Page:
Jon Huckins is on staff with NieuCommunities, a collective of missional communities who foster leadership and community development.  He also co-founded The Global Immersion Project which cultivates difference makers through immersion in global narratives.  Jon has a Master’s degree from Fuller Seminary and writes for numerous publications including, theOOZE, Burnside Writer’s Collective & Red Letter Christians. He has written two books: Thin Places: Six Postures for Creating and Practicing Missional Community (Beacon Hill) and Teaching Through the Art of Storytelling (Zondervan).  He lives in San Diego with his wife Jan, daughter Ruby. Jon blogs here: http://jonhuckins.net/.  You can also follow Jon on Twitter and Facebook.

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About the Author

Jon Huckins

Jon HuckinsJon Huckins is the Co-Founding Director of The Global Immersion Project which cultivates everyday peacemakers through immersion in global conflict. He also leads a neighborhood based faith community and is on staff with Thresholds as a missional church leadership coach. After extensive international travel and study in the Middle East, Jon focuses much of his writing and speaking on peacemaking, reconciliation and the role of the Church as an instrument of peace in the world. He writes for numerous publications including, Red Letter Christians, Sojourners, and RELEVANT and has written two books, Thin Places: Six Postures for Creating and Practicing Missional Community (Beacon Hill) and Teaching Through the Art of Storytelling (Zondervan). Jon has a Master’s degree from Fuller Theological Seminary, lives in San Diego with his wife and two daughters and is active on his neighborhood council and in running the local farmer's market. He blogs here: http://jonhuckins.net/.View all posts by Jon Huckins →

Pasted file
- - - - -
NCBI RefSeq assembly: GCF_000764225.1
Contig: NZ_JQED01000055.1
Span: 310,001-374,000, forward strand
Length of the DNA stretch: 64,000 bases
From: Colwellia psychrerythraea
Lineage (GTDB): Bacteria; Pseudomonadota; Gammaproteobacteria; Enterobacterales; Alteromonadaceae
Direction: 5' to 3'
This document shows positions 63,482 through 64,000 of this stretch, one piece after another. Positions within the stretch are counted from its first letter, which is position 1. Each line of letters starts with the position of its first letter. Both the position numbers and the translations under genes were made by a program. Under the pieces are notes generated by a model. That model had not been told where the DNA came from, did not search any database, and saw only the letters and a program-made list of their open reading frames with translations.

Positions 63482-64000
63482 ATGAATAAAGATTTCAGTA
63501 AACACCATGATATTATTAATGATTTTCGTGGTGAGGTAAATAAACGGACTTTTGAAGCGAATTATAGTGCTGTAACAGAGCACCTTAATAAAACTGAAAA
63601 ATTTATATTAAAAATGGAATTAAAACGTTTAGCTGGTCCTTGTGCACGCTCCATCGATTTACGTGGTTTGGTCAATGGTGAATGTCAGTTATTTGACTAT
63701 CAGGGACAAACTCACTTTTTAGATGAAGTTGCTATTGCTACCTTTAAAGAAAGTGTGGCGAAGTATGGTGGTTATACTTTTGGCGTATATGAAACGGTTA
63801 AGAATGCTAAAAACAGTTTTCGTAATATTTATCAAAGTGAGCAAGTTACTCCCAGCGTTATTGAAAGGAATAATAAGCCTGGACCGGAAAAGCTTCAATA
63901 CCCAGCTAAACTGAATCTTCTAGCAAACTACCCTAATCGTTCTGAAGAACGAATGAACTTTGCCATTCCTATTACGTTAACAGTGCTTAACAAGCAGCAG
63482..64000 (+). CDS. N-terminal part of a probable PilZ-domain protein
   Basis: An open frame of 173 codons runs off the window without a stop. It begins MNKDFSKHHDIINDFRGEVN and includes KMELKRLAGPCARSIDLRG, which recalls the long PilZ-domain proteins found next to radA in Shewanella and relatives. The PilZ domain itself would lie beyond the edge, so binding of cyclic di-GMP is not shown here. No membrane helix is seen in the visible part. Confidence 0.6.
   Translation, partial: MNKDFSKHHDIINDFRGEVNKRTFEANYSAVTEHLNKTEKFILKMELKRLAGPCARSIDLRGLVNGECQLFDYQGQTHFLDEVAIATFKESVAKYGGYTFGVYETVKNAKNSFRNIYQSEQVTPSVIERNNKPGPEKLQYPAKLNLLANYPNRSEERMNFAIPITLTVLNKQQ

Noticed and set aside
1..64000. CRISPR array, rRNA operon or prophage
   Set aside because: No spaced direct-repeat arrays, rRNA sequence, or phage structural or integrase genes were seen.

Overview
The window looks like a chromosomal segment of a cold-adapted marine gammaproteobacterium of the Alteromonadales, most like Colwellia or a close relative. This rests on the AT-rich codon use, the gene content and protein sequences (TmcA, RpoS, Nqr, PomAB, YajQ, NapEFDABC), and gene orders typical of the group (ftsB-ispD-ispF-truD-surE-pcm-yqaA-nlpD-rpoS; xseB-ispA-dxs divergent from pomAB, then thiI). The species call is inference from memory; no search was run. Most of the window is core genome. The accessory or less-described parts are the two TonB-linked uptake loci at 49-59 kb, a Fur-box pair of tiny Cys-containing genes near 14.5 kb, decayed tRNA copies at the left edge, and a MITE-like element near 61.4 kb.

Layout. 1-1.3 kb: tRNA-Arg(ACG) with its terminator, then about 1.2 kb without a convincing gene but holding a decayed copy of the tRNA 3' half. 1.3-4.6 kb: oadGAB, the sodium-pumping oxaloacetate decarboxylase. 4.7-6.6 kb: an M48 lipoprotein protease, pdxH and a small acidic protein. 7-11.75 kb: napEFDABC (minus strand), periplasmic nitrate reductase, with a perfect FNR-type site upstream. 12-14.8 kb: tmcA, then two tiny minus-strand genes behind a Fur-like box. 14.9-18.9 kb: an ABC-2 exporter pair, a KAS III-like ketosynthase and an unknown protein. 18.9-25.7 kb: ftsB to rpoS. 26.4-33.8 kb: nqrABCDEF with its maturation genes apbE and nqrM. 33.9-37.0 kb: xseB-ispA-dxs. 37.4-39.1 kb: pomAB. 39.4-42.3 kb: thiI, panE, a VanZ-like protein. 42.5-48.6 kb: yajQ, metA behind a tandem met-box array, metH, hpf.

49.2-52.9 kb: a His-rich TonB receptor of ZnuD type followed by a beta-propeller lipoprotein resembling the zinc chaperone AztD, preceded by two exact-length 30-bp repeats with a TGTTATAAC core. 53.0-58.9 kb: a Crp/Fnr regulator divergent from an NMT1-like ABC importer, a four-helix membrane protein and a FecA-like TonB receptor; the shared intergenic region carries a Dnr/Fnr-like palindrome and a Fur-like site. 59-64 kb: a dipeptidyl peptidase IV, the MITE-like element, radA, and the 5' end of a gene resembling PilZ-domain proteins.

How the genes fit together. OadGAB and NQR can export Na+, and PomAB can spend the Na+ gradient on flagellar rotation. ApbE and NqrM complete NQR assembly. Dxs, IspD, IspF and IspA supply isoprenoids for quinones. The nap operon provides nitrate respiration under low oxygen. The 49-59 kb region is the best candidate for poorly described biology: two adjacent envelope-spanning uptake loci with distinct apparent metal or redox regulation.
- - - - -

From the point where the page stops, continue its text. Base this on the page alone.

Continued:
• Anonymous

    I applaud your emphasis on being an incarnation of Jesus’ love & the respect for “common humanity”. Do we not also incarnate His love for our Muslim (and Jewish) neighbors as we yearn for them to yield to the Lordship of the true God of the Bible – the crucified and resurrected God-Man: Jesus of Nazareth?

    • tarl_hutch

      Yes, but it must start somewhere and with honest relationships. Sharing a table and sharing life is the first step into a journey of faith together. An emphasis on this does not supercede, nor deny a witness of the work of Christ, but forms the framework of true community and peace.

      • Anonymous

        Amen to operating in a spirit of relational love and peace leading to a fulness of relational love and peace under the reign of Jesus.

  • We can’t be reminded too many times, or too often, that peace and reconciliation depends on feeding. Feeding, as in, the opposite of starving; as in, the sharing of what we all need to survive. We can do this in our Western context as well, especially in an election year. Every table has that ability to become a haven of radical peace, if we can slow down and notice it.

  • Frank

    This sounds like a wonderful, beautiful and necessary thing.

    The last paragraph says…
    “May we be a people who instigate a revolution of shared tables that offer a foretaste of the Kingdom banquet being prepared by the Resurrected refugee from Palestine, Jesus.”
    Those who will be at the Kingdom banquet table will be those that have put their faith in Jesus alone.